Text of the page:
25 April 1940
Alfredo James “Al” Pacino (born April 25, 1940) is an American film and stage actor and director. Al Pacino is famous for playing mobsters, including Michael Corleone in The Godfather trilogy and Tony Montana in Scarface, though he has also appeared several times on the other side of the law — as a police officer, a detective and a lawyer. His role as Frank Slade in Scent of a Woman won him the Academy Award for Best Actor in 1993 after receiving seven previous Oscar nominations, one of them being in the same year.
Al Pacino made his feature film debut in the 1969 film Me, Natalie in a minor supporting role, before playing the leading role in the 1971 drama The Panic in Needle Park. Pacino made his major breakthrough when he was given the role of Michael Corleone in The Godfather in 1972, which earned him an Academy Award nomination for Best Supporting Actor. Other Oscar nominations for Best Supporting Actor were for Dick Tracy and Glengarry Glen Ross. Oscar nominations for Best Actor include The Godfather Part II, Serpico, Dog Day Afternoon, …And Justice for All and Scent of a Woman.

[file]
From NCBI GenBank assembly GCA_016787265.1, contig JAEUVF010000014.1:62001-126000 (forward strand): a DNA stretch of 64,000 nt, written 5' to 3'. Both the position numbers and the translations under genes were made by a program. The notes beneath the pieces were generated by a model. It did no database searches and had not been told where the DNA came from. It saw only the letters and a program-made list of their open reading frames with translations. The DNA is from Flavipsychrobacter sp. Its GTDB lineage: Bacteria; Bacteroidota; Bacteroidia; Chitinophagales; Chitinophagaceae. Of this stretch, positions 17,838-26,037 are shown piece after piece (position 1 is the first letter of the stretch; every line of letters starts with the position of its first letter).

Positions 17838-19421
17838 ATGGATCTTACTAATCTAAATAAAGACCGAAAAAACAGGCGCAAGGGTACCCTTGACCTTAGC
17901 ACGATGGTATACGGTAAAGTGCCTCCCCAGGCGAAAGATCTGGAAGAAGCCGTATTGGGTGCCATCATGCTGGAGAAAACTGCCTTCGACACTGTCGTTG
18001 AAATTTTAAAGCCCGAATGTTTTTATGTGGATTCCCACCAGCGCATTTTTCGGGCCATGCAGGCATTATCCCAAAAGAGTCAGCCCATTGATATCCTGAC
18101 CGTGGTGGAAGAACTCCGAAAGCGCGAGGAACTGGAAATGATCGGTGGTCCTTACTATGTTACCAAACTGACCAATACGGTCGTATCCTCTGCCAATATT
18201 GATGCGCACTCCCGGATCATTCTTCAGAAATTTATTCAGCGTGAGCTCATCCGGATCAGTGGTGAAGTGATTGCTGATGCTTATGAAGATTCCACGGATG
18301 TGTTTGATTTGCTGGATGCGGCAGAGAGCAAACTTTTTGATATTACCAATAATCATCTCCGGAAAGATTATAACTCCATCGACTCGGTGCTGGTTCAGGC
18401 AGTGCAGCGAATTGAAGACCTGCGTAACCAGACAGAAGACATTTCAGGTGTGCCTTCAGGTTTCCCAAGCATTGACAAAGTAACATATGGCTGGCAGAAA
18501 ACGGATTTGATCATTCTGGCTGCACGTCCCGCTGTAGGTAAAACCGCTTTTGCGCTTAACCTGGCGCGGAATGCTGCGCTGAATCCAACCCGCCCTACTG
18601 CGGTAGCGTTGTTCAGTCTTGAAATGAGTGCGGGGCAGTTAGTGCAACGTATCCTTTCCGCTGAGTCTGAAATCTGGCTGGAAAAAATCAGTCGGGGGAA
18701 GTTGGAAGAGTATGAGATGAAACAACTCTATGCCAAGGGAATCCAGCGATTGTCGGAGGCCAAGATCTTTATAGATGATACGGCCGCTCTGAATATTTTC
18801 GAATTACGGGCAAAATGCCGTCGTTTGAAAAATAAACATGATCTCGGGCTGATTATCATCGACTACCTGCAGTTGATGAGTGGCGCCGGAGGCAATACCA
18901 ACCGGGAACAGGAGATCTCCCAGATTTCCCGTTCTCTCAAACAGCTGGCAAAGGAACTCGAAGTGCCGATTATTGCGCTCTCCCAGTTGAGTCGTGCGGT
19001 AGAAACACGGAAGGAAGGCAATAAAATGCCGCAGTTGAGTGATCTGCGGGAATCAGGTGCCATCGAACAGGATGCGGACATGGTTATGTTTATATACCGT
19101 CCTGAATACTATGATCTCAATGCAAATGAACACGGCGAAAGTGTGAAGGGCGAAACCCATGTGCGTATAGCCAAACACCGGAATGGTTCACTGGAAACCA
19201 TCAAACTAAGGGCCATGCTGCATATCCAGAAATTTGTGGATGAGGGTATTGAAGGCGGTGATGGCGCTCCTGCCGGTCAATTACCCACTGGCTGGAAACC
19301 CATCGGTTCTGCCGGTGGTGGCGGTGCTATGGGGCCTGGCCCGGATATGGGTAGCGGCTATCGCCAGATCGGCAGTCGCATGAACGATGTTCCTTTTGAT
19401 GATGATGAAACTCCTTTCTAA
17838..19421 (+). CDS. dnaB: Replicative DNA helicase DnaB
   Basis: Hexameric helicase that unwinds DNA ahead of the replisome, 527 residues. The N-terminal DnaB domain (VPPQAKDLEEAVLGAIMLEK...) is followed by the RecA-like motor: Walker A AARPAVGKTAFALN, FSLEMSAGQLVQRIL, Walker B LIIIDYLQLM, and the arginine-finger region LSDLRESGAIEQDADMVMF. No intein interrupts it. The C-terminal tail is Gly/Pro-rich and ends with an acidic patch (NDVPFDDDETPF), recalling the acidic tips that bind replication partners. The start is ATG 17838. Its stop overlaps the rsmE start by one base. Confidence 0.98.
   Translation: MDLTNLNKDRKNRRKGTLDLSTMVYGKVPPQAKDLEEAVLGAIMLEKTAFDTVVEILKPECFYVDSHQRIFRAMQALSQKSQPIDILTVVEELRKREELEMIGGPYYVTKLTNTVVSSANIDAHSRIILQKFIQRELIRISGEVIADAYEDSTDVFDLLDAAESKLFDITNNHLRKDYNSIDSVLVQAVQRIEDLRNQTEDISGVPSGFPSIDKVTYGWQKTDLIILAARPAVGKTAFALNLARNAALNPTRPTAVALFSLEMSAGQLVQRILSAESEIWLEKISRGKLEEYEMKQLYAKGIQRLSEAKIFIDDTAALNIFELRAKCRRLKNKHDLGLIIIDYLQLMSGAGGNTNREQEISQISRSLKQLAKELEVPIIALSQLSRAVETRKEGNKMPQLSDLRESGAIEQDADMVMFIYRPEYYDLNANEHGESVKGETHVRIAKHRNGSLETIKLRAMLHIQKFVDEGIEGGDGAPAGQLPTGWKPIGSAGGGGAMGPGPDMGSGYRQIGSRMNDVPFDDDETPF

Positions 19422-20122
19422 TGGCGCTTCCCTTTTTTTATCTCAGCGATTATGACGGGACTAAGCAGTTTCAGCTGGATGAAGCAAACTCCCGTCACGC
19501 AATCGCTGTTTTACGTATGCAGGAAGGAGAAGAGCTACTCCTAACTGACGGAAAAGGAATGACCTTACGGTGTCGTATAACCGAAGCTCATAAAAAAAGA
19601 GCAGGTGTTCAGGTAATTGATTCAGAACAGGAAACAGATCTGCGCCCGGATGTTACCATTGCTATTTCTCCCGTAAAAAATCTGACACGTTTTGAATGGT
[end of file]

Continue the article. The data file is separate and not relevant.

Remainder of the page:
In addition to a career in film, he has also enjoyed a successful career on stage, picking up Tony Awards for Does a Tiger Wear a Necktie? and The Basic Training of Pavlo Hummel. A longtime fan of Shakespeare, he made his directorial debut with Looking for Richard, a quasi-documentary on the play Richard III. Pacino has received numerous lifetime achievement awards, including one from the American Film Institute. Al Pacino is a method actor, taught mainly by Lee Strasberg and Charles Laughton at the Actors Studio in New York.